The relationships between IT shops and the businesses they support can be a bit turbulent. Getting both sides to understand each other's wants and needs--and speak the same language--has burdened countless executives since IT first became an integral function inside the enterprise.
That's all old hat to Jeff Kubacki. In almost 30 years at work, he has served in practically every IT leadership role imaginable. He's also learned finance in the classroom and on the job, giving him that essential mix of skill sets that CEOs look for today.
As CIO of risk-management consulting firm Kroll, Kubacki has to balance the interests of four business units with those of his own IT operation. By building relationships with his C-suite peers and a specialized IT team, Kubacki has used tried-and-true tactics--and found a few new ones--to help IT boost business.
Kubacki spoke recently with CIO Insight Editor in Chief Brian P. Watson. What follows is an edited, condensed version of their conversation.
CIO Insight: You report to Ben Allen, Kroll's CEO. Do you think that makes your job different from a CIO who reports to finance or operations?
Jeff Kubacki: There is the stereotype about how reporting relationships impact what the CIO does, but it really depends on the company and the overall culture of the organization.
I once worked at a company where I reported to the CFO [chief financial officer]. That was the best structure for that company, and he was an awesome executive. Sure, he worried about finance, but he also worried about business strategy and alignment and all the things you would expect a CEO or COO [chief operating officer] to worry about. So, at that company, it was a perfect relationship.
It all depends on the culture and personality. How many direct reports does the CEO have, and is he or she going to be able to give you the time you need?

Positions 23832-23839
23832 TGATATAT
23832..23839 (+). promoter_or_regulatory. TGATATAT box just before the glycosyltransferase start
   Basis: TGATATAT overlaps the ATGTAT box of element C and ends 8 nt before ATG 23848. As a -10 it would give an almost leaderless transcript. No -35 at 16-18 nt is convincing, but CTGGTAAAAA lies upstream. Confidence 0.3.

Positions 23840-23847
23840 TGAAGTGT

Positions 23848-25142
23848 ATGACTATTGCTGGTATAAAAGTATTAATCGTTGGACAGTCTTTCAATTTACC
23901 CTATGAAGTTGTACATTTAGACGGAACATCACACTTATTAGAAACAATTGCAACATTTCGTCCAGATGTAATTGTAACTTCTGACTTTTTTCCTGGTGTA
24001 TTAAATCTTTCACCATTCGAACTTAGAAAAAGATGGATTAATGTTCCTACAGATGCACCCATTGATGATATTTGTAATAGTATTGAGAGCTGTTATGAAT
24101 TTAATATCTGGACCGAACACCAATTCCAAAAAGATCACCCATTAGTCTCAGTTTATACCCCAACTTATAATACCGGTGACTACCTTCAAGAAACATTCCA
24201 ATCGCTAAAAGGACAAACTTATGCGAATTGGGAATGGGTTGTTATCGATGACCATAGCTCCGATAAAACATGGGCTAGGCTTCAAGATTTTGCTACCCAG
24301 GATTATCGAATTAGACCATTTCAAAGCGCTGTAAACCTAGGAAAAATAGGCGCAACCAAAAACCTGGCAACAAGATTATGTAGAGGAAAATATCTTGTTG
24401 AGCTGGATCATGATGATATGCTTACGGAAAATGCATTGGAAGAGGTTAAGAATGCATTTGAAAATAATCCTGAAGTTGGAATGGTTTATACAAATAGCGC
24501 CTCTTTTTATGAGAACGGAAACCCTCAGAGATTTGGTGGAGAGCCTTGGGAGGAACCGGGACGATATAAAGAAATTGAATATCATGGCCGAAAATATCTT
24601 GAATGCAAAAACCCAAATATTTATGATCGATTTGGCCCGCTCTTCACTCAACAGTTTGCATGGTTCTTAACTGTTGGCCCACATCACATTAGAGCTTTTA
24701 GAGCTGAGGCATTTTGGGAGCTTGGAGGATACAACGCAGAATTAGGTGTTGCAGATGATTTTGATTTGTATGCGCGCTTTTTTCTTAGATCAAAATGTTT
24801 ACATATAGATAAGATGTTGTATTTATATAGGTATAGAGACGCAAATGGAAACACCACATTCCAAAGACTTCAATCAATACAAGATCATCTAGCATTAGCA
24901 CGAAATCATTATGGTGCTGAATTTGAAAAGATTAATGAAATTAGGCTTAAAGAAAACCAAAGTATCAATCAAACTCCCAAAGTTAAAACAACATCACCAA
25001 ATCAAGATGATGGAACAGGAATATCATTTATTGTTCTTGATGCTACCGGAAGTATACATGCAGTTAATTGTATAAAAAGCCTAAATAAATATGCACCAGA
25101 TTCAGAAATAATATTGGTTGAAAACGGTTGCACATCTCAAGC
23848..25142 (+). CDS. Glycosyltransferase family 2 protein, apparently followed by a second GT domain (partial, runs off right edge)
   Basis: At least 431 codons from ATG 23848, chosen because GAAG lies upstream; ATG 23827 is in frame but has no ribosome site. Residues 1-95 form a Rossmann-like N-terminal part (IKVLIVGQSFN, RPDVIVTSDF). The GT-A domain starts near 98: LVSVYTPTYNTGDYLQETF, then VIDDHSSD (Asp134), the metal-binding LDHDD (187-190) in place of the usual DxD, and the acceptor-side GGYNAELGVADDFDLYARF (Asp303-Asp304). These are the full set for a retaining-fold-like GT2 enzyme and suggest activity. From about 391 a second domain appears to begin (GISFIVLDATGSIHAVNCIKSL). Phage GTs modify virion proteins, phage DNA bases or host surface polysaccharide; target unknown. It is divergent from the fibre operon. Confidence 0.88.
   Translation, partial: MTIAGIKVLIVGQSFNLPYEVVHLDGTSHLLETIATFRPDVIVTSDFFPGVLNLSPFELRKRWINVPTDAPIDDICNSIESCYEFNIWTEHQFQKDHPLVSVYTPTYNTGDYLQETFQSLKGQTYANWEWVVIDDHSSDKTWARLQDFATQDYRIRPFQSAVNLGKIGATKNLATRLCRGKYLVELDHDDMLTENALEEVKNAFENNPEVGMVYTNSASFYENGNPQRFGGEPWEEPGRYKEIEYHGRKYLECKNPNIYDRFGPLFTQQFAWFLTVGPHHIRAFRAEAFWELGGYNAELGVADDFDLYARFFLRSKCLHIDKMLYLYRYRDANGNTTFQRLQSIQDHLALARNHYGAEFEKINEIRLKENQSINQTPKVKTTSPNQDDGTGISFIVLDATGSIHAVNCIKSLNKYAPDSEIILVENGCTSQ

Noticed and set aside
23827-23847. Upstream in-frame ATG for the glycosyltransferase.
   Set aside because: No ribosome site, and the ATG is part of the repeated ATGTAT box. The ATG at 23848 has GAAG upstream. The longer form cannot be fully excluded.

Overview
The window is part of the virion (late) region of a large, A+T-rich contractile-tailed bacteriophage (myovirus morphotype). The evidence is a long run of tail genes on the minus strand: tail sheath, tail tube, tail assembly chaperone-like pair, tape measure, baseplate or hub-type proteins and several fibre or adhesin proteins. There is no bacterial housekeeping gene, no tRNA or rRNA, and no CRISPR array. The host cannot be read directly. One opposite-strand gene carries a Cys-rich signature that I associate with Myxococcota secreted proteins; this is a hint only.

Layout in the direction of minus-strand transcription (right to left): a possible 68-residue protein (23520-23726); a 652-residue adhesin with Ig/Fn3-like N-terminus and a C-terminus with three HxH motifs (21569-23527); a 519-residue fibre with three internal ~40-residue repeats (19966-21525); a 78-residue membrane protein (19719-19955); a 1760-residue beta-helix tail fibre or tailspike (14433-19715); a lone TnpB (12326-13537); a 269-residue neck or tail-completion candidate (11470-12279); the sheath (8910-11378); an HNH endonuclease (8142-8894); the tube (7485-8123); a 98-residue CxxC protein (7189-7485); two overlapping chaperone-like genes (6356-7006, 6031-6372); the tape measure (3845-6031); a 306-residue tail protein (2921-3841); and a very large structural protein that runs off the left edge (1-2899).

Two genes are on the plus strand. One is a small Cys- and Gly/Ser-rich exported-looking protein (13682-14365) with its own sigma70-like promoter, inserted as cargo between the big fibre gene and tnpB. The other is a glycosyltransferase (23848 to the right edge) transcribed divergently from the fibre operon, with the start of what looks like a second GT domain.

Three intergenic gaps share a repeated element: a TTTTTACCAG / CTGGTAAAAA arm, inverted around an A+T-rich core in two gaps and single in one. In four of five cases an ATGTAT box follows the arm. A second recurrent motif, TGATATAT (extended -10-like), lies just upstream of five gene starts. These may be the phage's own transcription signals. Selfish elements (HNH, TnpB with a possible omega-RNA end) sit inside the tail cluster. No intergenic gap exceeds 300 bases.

Our CEO is very technical. He came up through Kroll and managed a very technical business, Kroll Ontrack, which is driven by technology. So he can talk about disks and cache and stuff that IT leaders talk about.
But how much do you think the reporting relationship matters to CIOs?
Kubacki: I've never gotten hung up on whom I report to. I've reported to a CEO and a CFO. As long as you have the right governance and steering committees, and as long as you're a member of the executive committee--have that "seat at the table"--it's not that important.
I'm going to work on building all the right relationships with executives and learning the business. Business acumen and business relationship management are the top priorities of the job. I can be effective by focusing on those skills, regardless of whom I report to.
At the end of the day, it's about delivering value to the business--not so much who your boss is. Maybe I'm just older and wiser: Earlier in my career, it might have mattered more, but not today.
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